The Yamaha RD350 opened a portal that fuelled our affinity towards sports motorcycle in India. In 1983, when it was brought to our shores, except for a few components such as the absence of front disc brakes, the RD350B matched the ones sold abroad on paper. However, the tale on the streets was a different one.
In today’s time, finding a fully functional RD350 at a price that won’t cut a hole in your pocket, is a forlorn hope. But what caused this? What changed in the past decade back that didn’t happen since 1989 when Yamaha pulled the plug on it? Perhaps it’s the sudden realization of what the bike was close to four decades and qualifies to be insane, even today.
The modified RD350 gets a single-pod instrument cluster. (Image Source: Moto Exotica)
As these bikes grow old, a few of them underwent restoration while the rest benefited from restomods and both scenarios boiled down to just one question: How much modification is too much modification? That brings us to the bike in hand. What you see here, is surprisingly an RD350 that has been reworked as a brat café racer by Dehradun-based Moto Exotica.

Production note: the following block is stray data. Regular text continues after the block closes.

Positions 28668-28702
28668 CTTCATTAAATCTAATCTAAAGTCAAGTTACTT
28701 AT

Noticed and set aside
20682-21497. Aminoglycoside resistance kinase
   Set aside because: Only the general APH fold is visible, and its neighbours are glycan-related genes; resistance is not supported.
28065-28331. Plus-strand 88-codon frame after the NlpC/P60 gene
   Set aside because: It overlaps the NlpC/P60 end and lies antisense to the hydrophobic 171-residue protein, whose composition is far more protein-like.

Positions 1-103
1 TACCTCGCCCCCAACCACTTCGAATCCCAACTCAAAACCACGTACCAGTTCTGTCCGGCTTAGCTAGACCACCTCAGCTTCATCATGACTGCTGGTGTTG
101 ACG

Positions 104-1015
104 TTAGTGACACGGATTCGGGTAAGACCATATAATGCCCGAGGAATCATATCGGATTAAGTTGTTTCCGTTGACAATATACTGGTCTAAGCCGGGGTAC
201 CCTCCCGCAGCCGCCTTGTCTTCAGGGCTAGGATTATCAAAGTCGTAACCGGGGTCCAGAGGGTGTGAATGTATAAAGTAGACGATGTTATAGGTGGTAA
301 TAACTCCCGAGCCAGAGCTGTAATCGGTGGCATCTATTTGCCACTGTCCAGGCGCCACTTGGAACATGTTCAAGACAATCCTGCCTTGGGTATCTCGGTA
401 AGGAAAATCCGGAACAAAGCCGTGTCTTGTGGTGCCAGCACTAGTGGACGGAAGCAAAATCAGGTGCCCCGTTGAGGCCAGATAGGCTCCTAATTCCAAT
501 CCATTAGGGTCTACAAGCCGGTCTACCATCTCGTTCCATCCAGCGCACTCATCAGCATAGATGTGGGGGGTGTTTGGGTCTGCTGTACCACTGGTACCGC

Plenty of the bike has been changed to give it a classic yet modern silhouette. Custom made parts on the bike includes a handcrafted leather seat and a larger tank. The chassis has been tweaked, adding more strength alongside a new swingarm.
It gets an all-new front fascia supplemented by the custom handcrafted front fender and CNC milled triple clamp and bottom connector. It sports a sparkle blue paint with gold pinstripes. The modified RD350 comes with hand-welded stainless steel dual exhaust with an expansions chamber, providing improved low-end and mid-range torque.
It sits on a set of 18-inch wheels wrapped with knobby tires. (Image source: Moto Exotica)
It features a single-pod instrument cluster and comes with a round headlamp. On the front, the bike gets an upside-down fork while the rear boasts an adjustable mono-shock. The front disc gets 4-piston radial callipers while the stock rear drum brakes have been replaced with a modern disc brake setup. The bikes sit on an uprated set of 18-inch wire-spoke wheels which is interestingly wrapped in knobby tires.
At the heart of it is the same 347-cc air-cooled, two-stroke, parallel twin engine that produces a maximum of 30 bhp at 6750 rpm and a peak torque of 32.3 Nm through a 6-speed transmission.